For the last few years, AABANY’s July Board meeting has taken place at Kenyon & Kenyon thanks to the graciousness of past AABANY President John Flock. John was also recently honored by AABANY’s Prosecutors’ Committee, along with Hon. Randall Eng and Hugh Mo, at the Third Anniversary Reception of the Prosecutors’ Committee held at NYCLA on June 30.
In keeping with tradition, and to enjoy the marvelous views of New York Harbor from the 11th floor terrace of Kenyon & Kenyon, AABANY held a summer reception open to all right before the Board meeting. We also took the opportunity to invite the 2011 Joint Minority Bar Judicial Internship Program (JMB JIP) participants to pick up their stipend checks for the summer. Thanks to all the JMB JIP sponsors for making the stipends possible.
To make the party even livelier, Issues Committee Chair Joe Gim hosted a meet-and-greet for all those who were interested in joining AABANY’s Issues Committee to come and hear from Joe what the Committee is about and how anyone interested in legal issues affecting the APA community could get involved. Joe collected many names and e-mail addresses from those who were in attendance. We anticipate that at least some of those people knew they were signing up for the Issues Committee. If you wish to get involved with the Issues Committee but were not able to attend the reception, you can reach Joe at firstname.lastname@example.org. He will surely be glad to hear from you.
The hour-long reception lasted a little over an hour, after which Board members and committee chairs who were present headed down to the third floor conference room for the Board meeting. Quite a few of the reception attendees decided to stay for the Board meeting, making for a very crowded conference room. It was great to see so many people interested in attending an AABANY Board meeting. We hope you found the experience instructive and not soporific. And for those who wish to attend AABANY Board meetings, they are usually held on the first Tuesdays of the month at various locations. The next one will take place on Tuesday, August 2, at Constantine Cannon, starting at 7 pm. Register your attendance at this link.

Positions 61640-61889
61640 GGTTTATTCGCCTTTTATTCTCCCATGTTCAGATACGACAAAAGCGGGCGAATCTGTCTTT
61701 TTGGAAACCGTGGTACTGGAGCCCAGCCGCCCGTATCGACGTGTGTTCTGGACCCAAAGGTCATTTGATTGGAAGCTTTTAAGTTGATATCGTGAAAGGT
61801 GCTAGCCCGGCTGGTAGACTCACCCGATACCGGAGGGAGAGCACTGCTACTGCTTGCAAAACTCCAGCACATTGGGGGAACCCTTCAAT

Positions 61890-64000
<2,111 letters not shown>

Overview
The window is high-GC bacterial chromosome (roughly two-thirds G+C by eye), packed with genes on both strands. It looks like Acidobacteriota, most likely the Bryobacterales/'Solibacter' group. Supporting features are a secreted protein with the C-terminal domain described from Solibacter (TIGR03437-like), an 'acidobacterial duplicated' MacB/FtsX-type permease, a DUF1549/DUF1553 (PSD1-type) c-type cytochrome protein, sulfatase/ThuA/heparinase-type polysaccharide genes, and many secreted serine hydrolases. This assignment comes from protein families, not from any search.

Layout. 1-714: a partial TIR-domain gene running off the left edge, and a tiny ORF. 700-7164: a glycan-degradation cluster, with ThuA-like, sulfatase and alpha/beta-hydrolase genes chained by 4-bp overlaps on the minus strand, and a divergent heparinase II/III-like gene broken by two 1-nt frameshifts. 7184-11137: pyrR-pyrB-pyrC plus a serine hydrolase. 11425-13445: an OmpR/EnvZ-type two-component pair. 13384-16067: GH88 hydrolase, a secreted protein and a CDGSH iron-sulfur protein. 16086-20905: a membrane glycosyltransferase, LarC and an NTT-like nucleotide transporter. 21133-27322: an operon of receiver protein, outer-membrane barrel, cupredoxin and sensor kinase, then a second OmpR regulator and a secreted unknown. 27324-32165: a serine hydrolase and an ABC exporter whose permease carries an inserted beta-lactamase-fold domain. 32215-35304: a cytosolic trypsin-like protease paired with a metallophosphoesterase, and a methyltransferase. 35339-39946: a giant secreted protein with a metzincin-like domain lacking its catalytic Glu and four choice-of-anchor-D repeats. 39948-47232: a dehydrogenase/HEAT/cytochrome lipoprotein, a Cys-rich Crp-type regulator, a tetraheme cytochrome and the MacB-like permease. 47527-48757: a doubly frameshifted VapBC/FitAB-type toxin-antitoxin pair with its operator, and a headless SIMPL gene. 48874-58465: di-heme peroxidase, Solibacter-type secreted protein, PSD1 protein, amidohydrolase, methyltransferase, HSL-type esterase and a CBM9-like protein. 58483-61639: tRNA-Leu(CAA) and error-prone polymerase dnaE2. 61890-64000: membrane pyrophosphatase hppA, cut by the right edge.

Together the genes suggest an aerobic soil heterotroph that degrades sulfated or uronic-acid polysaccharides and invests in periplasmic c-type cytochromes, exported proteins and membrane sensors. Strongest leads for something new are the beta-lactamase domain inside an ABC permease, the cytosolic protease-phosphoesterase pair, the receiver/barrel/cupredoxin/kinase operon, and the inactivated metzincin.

Flipping through the Twitter feed this evening, I came across a re-tweet from MOCA with a link to a July 5 segment on NPR’s All Things Considered which featured Wesley Yang and Jane Hyun as guests. Wesley Yang wrote the recent Paper Tiger article published in New York magazine and Jane Hyun wrote the book “Breaking the Bamboo Ceiling." The re-tweet is quoted below but in case it doesn’t come through in full, here’s a link to the NPR segment: http://www.npr.org/2011/07/05/137631005/looking-at-the-bamboo-ceilling
Yang claims not to have experienced the Bamboo Ceiling but in the short segment, Michelle Norris failed to bring out that, as described in the article, Yang did not spend time in corporate America. He does, however, talk about the Asian Playboy teaching a room full of Asians about how to pick up women and describing the Asian men instantly recognizing he Asian Playboy’s reference to "the Asian Poker Face." Yang admits that he has an Asian Poker Face. Norris pleaded ignorance to that description and asked Yang to explain.
Hyun’s response to the question of her encounters with the Bamboo Ceiling came in the form of an anecdote from an early point in her career, describing herself as the (stereo)typical keep-your-head-down industrious Asian who grinded out spreadsheets as she was assigned to do but noticing that one of her colleagues would routinely stop in to the boss’s office and engage in banter. Hyun speaks in broad terms about certain cultural traits developed from her Asian upbringing that may have led to her hitting a Bamboo Ceiling on her way up the corporate ladder.
Asian Poker Face? Asian upbringing creating workplace barriers to advancement? Does any of this sound familiar? Is Yang in denial about a Bamboo Ceiling? Is Hyun correct about the existence of a Bamboo ceiling?
What do you think?
quoted from aabany
RT @mocamuseum: Wesley Yang & business adviser Jane Hyun @npr on the "bamboo ceiling,” Asian assimilation, career challenges/stereotypes …